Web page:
Archive for March, 2010

Homemade Seedling Pots, Local Veg. Oils, & Other Homestead Updates

I just made twenty small plant pots out of old copies of the Park Slope Food Coop newsletter. They’re for the Victory Garden class I’m teaching tomorrow at Brooklyn Botanic Garden, but I’m making a few for myself, too. You can watch a short video about how to make them heredill. Here are some dill seedlings in one of the pots.

Another reused/recycled pot comes from the tomato can that came to me as a container for Meg’s backyard eggs (she nestled them in straw inside the can). I punched out some drainage holes on the bottom, and now it’s holding cilantro.

cilantro

These are some tomato seedlings growing in an old local milk carton. I cut off one side and made drainage holes on the opposite side. The rubber bands keep the center from bowing away from the potting mix.

maters

Besides starting seeds and potting up seedlings, today I went to a tasting of oils made from locally grown squash seeds. In my new book, I bemoan the lack of local vegetable oils. If I’d known about these by Stony Brook Oils I would have mentioned them for sure. They had two oils at the tasting, one made from butternut squash seeds, and the other from delicata squash seeds. Both are absolutely delicious! Not primarily cooking oils (I’m keeping my olive oil exemption), but finishing oils with a buttery taste a little like a mild toasted sesame or walnut oil.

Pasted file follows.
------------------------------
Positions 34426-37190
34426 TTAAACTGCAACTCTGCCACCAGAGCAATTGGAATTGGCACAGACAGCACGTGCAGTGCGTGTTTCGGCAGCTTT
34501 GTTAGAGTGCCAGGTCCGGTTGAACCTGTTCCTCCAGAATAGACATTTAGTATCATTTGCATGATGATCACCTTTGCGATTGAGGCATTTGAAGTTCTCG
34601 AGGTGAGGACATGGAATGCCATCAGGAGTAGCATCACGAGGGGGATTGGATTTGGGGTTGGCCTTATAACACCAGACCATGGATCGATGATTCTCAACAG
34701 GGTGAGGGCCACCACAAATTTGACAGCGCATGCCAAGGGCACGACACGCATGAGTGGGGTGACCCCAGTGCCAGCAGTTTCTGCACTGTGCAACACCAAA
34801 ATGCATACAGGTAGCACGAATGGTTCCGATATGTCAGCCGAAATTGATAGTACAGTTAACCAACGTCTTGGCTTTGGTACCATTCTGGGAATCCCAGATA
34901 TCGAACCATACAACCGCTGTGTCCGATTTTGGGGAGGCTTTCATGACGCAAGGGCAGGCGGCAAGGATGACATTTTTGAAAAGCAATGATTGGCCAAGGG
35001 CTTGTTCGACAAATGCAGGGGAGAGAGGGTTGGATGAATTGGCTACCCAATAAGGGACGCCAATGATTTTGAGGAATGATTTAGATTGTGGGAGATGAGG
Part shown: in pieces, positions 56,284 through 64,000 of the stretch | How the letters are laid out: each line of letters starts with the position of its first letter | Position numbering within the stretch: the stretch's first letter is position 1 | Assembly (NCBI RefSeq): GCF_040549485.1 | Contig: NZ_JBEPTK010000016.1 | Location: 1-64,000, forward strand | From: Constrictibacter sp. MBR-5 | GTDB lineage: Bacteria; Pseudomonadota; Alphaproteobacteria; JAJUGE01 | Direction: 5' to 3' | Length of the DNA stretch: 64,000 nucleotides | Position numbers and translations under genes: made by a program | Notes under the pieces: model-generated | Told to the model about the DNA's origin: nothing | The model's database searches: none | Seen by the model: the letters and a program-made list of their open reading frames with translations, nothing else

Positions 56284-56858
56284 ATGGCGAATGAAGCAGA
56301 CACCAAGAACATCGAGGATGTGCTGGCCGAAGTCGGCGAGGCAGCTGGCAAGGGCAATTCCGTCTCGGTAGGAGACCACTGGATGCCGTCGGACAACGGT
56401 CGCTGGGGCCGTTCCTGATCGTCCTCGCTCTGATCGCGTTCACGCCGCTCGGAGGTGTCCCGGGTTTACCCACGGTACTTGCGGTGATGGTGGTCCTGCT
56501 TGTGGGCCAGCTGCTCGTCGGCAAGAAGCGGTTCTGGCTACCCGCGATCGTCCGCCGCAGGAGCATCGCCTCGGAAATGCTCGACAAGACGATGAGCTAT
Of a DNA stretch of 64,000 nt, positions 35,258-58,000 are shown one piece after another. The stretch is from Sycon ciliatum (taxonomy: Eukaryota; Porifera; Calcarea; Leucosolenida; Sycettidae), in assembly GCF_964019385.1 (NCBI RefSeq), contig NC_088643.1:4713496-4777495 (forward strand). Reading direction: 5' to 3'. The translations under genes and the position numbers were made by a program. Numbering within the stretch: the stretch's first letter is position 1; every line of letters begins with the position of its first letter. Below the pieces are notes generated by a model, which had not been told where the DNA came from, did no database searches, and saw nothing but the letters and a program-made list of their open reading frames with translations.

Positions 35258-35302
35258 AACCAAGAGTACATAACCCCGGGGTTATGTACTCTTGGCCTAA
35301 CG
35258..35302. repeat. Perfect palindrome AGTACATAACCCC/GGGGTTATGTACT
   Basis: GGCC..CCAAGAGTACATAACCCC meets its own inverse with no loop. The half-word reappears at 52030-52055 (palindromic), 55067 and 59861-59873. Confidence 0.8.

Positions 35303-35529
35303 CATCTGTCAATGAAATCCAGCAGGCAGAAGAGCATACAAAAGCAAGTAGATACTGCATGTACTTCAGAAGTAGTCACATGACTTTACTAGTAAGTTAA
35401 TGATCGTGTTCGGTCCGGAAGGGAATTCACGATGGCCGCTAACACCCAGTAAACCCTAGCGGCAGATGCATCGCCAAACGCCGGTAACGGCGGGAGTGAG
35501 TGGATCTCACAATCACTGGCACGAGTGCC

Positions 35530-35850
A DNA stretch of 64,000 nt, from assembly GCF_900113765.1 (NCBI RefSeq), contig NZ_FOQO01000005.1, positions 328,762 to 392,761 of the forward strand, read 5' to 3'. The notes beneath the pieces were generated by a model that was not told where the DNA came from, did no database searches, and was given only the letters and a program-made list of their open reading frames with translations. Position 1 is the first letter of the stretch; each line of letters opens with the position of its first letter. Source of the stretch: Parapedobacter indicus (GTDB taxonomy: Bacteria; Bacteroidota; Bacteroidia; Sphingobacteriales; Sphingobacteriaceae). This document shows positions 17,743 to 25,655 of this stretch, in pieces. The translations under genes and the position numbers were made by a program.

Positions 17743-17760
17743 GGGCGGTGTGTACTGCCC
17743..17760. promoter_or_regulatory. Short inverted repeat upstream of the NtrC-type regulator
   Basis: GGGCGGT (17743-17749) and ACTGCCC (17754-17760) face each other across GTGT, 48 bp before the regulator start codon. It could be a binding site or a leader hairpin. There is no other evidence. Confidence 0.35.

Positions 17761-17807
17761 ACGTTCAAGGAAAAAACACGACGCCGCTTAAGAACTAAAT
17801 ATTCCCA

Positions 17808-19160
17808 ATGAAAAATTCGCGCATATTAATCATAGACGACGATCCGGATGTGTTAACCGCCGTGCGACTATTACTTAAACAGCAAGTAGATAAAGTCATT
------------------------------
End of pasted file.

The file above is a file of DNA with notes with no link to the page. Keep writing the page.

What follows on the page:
local-oils

Last but not least, I am out of local garlic and well into the stash of lacto-fermented garlic that I put up last summer during the garlic harvest. To make it, peel and slice garlic cloves in half. Cover them with a brine of 2 teaspoons salt per pint of water and leave at room temperature for 2-3 days. Store in the refrigerator until you run out of the local garlic from last year’s harvest.

lf-garlic

There’s also plenty of field garlic around, but although I’ve been using the leaves like chives, the tiny bulbs are a pain to peel. I’ll stick with my lacto-fermented garlic until the first green garlic shows up at the farmers’ markets next month.

Some food-related classes I’m teaching in April that you might be interested in:

April 17th Urban Foraging

April 25th Edible Weeds

April 25th The Thrifty Urban Locavore

Get Signed Copies of Leda’s Books! (credit cards okay via Paypal):

The Locavore’s Handbook: The Busy Person’s Guide to Eating Local on a Budget

and

Botany, Ballet, & Dinner from Scratch: A Memoir with Recipes

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Beginning of Spring, or a Locavore’s Darkest Weeks?

crocusesThe crocuses are blooming in my garden. The neighborhood restaurants have pulled out their outdoor seating. I saw someone in flip-flops today. Yay! We made it through the winter! Right? Not so fast.

At the farmers’ markets and in the garden we’re still weeks away from the first spring crops. I am SO ready for asparagus and strawberries! But what’s available for sale is still storage and cold frame stuff: apples, root vegetables, and Brassicaceae like kale, collards, and cabbage.